In the one incident just before 9am, a 40-year-old cyclist, on the M3 southbound, was involved in a pile-up with a group of 20 cyclists. “His family has asked that we respect their privacy at this time and we will not be releasing his name,” Cape Town Cycle Tour Trust marketing, media and sponsorship director David Bellairs, said. Details of the accident remain sketchy. The event’s organisers have extended their condolences to the family.
In the other incident, a male participant died of a suspected heart attack at Smitswinkel Bay at about 10:20am.
Over 35 000 participants descended on the Cape Town Grand Parade on Sunday, the new starting point for the Cape Town Cycle Tour. The traditional Foreshore starting point was cancelled due to the severe windy weather conditions that saw last year’s event called off.
The perfect weather conditions across the Mother City on Sunday was a talking point among most riders. “We needed to be responsive in respect of 2017’s challenges and looked to mitigate the wind risk. Fortunately we were blessed with perfect cycling weather today,” Bellairs said.
Nolan Hoffman, 32, won his third Cape Town Cycle Tour title.
“I feel extremely overwhelmed. I think this race causes so much nerves, and everything has to go perfect, especially for us. But everything went well, everything went the way we wanted it,” Hoffman said.
Hoffman is part of Team BCX, a professional road bike racing team comprising seven riders. Hoffman has become one of South Africa’s most prolific road and track race winners since the retirement in 2010 of former cycling legend Malcolm Lange, who was also the owner of Team BCX.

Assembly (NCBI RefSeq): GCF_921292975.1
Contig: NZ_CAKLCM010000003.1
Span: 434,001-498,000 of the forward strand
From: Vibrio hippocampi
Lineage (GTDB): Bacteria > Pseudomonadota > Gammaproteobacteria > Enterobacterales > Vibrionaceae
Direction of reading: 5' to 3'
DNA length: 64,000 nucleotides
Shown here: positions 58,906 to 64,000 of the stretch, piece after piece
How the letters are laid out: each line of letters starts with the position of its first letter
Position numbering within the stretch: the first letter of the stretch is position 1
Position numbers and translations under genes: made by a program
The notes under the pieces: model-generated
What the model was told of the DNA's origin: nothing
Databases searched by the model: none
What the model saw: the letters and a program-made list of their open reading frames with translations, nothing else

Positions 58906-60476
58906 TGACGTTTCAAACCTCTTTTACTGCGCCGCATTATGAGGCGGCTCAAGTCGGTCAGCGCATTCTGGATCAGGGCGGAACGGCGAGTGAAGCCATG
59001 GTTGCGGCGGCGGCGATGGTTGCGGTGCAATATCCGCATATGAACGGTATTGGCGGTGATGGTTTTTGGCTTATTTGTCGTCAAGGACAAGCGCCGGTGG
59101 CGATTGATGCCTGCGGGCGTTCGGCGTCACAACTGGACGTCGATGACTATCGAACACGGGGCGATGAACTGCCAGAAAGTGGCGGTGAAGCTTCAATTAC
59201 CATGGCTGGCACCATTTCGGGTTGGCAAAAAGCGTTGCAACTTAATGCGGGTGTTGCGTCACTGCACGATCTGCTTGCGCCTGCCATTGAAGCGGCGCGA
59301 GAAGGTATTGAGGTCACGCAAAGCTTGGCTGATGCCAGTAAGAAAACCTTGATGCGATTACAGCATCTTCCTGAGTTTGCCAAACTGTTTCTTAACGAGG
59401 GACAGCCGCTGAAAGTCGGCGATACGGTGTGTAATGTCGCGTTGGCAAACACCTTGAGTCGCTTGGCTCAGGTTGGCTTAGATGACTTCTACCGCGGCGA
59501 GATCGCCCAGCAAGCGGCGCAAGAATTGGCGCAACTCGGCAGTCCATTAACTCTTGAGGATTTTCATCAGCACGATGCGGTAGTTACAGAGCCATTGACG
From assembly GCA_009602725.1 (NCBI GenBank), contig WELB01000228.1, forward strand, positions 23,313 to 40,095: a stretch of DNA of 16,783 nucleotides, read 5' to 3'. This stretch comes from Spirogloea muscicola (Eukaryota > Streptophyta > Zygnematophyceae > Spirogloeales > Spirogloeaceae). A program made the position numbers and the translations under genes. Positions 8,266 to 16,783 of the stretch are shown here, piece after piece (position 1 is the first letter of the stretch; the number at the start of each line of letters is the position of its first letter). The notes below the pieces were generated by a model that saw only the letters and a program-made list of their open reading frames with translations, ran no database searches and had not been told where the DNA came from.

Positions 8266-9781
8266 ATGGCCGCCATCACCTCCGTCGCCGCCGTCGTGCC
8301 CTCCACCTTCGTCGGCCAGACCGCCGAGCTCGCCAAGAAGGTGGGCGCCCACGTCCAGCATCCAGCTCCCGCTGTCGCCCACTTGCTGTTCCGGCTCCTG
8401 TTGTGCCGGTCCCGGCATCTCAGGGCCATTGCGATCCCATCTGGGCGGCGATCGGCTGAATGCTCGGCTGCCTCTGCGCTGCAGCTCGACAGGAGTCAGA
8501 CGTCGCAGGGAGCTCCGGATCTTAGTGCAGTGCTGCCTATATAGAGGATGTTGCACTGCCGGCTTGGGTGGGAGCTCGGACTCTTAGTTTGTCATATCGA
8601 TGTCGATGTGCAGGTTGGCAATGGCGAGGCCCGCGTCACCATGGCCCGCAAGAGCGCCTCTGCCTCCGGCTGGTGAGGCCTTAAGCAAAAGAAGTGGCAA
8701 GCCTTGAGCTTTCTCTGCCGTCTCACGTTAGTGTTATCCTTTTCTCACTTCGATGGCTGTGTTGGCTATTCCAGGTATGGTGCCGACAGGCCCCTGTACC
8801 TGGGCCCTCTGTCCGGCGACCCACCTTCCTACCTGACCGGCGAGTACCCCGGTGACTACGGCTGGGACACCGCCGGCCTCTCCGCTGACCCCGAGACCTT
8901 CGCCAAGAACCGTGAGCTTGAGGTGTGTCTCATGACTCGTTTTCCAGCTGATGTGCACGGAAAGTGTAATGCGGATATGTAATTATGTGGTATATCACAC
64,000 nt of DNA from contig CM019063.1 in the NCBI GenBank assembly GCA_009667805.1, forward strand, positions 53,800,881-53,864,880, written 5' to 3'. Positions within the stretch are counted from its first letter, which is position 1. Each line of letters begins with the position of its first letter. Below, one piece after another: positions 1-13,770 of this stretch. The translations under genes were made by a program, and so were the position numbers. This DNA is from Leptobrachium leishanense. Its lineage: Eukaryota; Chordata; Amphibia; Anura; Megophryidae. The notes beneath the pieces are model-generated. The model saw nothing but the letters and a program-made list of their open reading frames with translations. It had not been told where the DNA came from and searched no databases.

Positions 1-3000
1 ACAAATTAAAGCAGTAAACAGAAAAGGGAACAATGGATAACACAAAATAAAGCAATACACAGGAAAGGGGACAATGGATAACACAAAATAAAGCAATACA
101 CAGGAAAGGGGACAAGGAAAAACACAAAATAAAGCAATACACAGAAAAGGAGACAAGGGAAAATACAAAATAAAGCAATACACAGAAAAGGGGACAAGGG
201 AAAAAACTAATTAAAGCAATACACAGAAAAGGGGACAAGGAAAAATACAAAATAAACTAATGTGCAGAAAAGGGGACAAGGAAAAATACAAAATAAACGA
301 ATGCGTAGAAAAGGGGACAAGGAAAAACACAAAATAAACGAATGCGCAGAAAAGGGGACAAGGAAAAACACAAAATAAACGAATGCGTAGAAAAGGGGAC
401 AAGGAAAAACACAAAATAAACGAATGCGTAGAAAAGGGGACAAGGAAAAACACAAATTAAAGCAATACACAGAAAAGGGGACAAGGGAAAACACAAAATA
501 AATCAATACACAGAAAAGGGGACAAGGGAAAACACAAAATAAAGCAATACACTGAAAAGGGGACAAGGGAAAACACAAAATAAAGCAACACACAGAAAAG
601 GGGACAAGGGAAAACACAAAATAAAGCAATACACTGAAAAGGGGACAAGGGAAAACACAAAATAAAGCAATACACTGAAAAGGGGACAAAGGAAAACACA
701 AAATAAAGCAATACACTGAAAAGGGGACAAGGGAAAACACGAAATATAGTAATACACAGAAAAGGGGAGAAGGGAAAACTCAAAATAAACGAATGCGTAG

“The team was incredible, everything went perfectly. This is really a huge victory for us. Lady Luck was really with us,” he said.
The Franschhoek-born Hoffman won the men’s 109km race in 2:37:30, and said: “I had really good legs and I believe we held our nerve."
He also out-sprinted Sam Gaze from Cambridge, who won the elite UCI Mountain Bike World Cup title on Saturday.
“For me I have achieved one of my goals in cycling in South Africa. This is just preparation for me for the Commonwealth Games at the beginning of next month.
“The Cape Town Cycle Tour is the biggest event in the country and loads of cyclists invest a lot in it. For everyone this is a big box ticked,” Hoffman said.
“This was our biggest objective for the year, and going away with the win was just incredible. The boys rode out of their skins, and I’m just really pleased with how it all played out,” he said.
Team BCX controlled the peloton through Camp’s Bay and the tricky twists and turns through Clifton and Sea Point, to go into the final sprint perfectly positioned.
The women's 76km race was won by Kim le Court, who is originally from Mauritius.
“Wow, such an emotional day,” Le Court said. “This is the one race that everyone wants to win. I’ve had a year of podiums, and it’s great to finally stand on the top step.”
Le Court won the race in 2:11:50. She beat Namibian Vera Adrian and South African track specialist Maroesjka Matthee in perfect conditions at Glencairn just outside Simon’s Town.
Le Court added that it was good for women to have their own race as it was a "big positive" for team tactics.